Forbes.com is running a pretty intriguing article on who might buy AOL based on it’s dropped value and the alleged interest of AOLTW to sell. Personally I can’t see Microsoft allowing anyone – especially Yahoo to outbid them.
“If Yahoo! is worth $18 billion, then I think you can make a case that AOL is worth more than zero,” says Fahnestock & Co. analyst Peter Mirsky, who notes that conservative estimates value the online unit at about $7 billion.
Certainly now is not the time for AOL and Time Warner to separate. That would only guarantee a rock-bottom price tag, a valuation that will surely improve with time. Meanwhile, the pending initial public offering of the Time Warner cable properties, which could raise $4 billion, promises a more immediate windfall. And that’s not to mention the $750 million in found money that the courts ordered Microsoft to pay last week to settle AOL’s antitrust claims.
When the time does come, Internet outfits struggling to boost their own subscription services are logical buyers. “[Microsoft’s Internet service provider] MSN would be salvaged overnight,” says Bibb. “And with AOL subscribers, Yahoo! would have a complete business model. They need another leg on the chair besides advertising, and they’ve been adding all these little subscription services, but this is the one they want.”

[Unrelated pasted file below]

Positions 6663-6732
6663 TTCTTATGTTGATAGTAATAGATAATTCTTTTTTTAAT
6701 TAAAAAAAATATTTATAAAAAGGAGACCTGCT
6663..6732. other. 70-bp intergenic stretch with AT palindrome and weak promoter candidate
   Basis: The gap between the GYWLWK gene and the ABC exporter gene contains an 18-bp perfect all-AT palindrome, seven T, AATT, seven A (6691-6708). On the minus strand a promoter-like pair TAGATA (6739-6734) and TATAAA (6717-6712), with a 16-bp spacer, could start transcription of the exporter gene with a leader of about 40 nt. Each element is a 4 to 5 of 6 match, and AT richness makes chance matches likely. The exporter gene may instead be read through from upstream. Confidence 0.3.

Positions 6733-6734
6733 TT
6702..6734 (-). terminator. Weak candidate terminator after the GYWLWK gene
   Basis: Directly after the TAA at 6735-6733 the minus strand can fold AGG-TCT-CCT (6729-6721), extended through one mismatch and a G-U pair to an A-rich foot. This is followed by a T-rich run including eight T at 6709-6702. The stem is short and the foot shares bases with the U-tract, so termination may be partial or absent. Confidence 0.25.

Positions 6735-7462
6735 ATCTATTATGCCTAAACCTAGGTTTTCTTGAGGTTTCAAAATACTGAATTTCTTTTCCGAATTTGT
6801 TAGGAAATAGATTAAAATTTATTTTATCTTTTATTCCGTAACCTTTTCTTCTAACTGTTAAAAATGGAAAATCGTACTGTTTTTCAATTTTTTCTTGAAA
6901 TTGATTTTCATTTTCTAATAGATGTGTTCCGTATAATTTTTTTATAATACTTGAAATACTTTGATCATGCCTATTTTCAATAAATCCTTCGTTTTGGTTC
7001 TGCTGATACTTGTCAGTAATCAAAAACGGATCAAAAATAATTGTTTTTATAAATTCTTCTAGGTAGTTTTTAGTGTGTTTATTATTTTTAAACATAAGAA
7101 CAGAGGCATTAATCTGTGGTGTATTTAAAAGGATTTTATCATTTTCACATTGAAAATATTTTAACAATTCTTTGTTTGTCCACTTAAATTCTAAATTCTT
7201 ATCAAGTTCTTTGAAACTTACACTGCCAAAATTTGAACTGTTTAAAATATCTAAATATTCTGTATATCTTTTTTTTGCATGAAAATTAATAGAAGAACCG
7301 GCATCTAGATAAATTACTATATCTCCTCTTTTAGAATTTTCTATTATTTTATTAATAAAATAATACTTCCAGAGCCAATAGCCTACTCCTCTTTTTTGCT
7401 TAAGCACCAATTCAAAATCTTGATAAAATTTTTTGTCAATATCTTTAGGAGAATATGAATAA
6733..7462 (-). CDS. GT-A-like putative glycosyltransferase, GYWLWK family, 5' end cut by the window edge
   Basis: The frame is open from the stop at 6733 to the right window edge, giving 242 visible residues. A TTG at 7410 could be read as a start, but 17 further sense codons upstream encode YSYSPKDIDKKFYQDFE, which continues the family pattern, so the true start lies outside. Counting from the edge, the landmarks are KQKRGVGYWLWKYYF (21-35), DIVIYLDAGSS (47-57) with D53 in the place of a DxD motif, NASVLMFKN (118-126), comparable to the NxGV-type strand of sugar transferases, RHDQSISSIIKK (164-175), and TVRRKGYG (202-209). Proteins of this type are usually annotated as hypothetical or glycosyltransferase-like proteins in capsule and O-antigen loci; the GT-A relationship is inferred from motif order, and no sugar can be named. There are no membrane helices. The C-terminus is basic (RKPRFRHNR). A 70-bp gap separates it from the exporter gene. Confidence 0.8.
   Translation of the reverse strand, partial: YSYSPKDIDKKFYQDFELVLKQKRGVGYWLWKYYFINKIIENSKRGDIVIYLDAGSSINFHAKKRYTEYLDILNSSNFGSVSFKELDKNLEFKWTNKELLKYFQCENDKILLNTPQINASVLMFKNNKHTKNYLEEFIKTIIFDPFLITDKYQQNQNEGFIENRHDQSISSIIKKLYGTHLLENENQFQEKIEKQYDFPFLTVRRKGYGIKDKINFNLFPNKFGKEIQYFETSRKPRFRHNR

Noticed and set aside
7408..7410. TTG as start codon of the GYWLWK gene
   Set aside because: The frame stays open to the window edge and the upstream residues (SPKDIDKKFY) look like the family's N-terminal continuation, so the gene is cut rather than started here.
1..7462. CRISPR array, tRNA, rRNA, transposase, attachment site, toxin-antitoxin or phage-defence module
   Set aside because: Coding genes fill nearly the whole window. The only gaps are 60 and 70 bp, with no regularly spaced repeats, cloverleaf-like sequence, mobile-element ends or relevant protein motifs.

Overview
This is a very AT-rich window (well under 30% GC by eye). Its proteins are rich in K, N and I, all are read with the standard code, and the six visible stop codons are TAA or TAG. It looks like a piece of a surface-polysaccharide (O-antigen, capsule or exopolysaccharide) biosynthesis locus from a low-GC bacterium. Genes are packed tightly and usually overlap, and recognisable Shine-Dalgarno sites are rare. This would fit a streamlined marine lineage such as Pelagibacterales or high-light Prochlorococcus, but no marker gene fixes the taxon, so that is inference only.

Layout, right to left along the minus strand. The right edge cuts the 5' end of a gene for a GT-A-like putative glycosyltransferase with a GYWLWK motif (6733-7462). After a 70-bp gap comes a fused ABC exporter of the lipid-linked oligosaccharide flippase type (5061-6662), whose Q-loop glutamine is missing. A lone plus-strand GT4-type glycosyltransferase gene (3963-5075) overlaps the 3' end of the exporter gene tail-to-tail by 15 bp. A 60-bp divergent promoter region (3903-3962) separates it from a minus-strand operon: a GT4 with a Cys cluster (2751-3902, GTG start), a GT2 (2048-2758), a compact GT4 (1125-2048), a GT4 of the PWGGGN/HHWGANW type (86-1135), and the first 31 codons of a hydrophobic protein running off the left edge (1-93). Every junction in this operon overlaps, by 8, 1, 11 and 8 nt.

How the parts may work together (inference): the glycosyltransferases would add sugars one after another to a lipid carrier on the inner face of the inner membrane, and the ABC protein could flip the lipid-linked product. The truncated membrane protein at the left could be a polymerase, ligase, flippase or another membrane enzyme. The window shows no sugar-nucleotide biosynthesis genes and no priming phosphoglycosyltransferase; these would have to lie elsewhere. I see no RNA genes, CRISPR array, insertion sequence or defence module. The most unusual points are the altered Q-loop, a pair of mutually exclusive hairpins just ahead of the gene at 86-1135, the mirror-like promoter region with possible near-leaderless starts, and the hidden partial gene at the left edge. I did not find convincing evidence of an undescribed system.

Also on Bibb’s list of likely suitors are Baby Bells like SBC, BellSouth or Verizon Communications. “They’d love to have 26 million [U.S.] subscribers that they could market phone and Internet service to and then gradually upgrade them to broadband,” he says.
Narrowband has been all but left for dead, but it’s still got some life in it. Right now 70% of the 75 million households online use dial-up, according to broadband research analyst Gary Arlen. He estimates that in the next few years that proportion will dip to 50%.